In a recent JME article, Guidry-Grimes, Dean and Victor offer some signal and challenging insights into the ethical analysis of covert medication and in particular when administered via food. They warn of impacts on identity likely to emerge from using food in this way. In particular, they caution against allowing families to be involved in covert medication, in the light of their central role in sustaining identity. Their analysis has particular purchase in resource rich contexts and those contexts where individual (...) identity is a central concern. But it is less clear that the article’s insights are relevant to other contexts. This article places the analysis of covert medication and identity in a wider context, arguing both that the focus on identity is equally significant when analysing potential alternatives to covert medication, such as coercion; and that the ethical analysis of covert medication offered by Guidry-Grimes, Dean and Victor lacks global applicability. It seems to lack application particularly in resource-poor contexts, and in cultures where identity and community are interconstituted. There are no data in this work. (shrink)
Thomas Szasz, the radical critic of state-supported psychiatry, and root and branch sceptic about mental illness, died in September 2012. Based on the obituary1 and editorial comment in The Lancet2 and the response his work commonly elicits, it is evident that there will be mixed reviews of his impact and of the cogency of his position.Certainly, some have seen him as a notable figure from the past. There is a sense in which, as far as Szasz's critique of psychiatry goes, (...) it did not really change at all in its essence from the time it was first explicitly expressed in his writings of the 1960s right up to his last publications and talks in the 2010s. He started his 1960 paper The Myth of Mental Illness3 with the assertion that there is no such thing as mental illness, and this has been an underlying pedal note to all his many pronouncements in this area ever since. Personally, I have always found his written interventions in debates right up to the present to be highly readable and intellectually sharp; he was adept at creating variations on the Szaszian theme. In one of his earlier book length texts, The Manufacture of Madness,4 he likens the contemporary idea that people have mental illness to the historical idea that some people were witches, and he parallels the institutions of modern state-supported psychiatry to those of the Inquisition. In articles he later published in the Journal of Medical Ethics, he likened mental illness to ‘phlogiston’—the non-existent substance that supposedly explained combustion5 and claimed the term ‘mental …. (shrink)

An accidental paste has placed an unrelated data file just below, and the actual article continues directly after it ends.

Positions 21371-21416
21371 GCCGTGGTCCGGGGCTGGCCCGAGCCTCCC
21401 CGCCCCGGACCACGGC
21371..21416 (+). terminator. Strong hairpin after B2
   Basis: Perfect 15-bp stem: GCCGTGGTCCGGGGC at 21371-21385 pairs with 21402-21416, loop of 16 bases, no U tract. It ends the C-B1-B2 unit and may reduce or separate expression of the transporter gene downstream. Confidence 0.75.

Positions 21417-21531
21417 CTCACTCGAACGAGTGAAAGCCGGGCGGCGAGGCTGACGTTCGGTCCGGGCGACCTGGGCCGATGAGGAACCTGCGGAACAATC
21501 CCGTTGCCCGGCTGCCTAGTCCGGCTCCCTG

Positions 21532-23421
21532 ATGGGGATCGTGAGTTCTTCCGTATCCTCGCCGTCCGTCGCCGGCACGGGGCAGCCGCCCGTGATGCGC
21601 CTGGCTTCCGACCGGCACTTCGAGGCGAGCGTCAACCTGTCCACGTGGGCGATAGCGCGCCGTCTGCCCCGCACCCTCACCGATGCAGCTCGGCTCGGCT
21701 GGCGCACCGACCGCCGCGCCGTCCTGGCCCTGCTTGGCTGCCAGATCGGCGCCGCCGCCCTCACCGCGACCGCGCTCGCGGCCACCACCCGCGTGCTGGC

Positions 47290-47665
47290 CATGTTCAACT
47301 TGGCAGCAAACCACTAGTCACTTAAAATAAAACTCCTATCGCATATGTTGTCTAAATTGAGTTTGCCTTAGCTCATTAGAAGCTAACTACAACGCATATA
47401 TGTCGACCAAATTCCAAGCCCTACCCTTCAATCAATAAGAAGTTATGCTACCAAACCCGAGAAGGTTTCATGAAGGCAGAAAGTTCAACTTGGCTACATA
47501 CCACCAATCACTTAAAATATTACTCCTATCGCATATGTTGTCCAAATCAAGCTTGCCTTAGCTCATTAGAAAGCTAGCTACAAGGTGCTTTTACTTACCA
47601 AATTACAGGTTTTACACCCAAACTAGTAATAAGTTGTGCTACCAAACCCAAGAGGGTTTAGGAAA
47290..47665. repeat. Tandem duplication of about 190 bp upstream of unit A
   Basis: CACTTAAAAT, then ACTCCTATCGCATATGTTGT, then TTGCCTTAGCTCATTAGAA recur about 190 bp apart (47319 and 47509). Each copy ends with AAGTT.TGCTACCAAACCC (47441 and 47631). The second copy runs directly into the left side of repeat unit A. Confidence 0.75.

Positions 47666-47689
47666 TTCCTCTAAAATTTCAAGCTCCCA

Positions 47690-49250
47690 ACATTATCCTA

Earthcare: Readings and Cases in Environmental Ethics presents a diverse collection of writings from a variety of authors on environmental ethics, environmental science, and the environmental movement overall. Exploring a broad range of world views, religions and philosophies, David W. Clowney and Patricia Mosto bring together insightful thoughts on the ethical issues arising in various areas of environmental concern.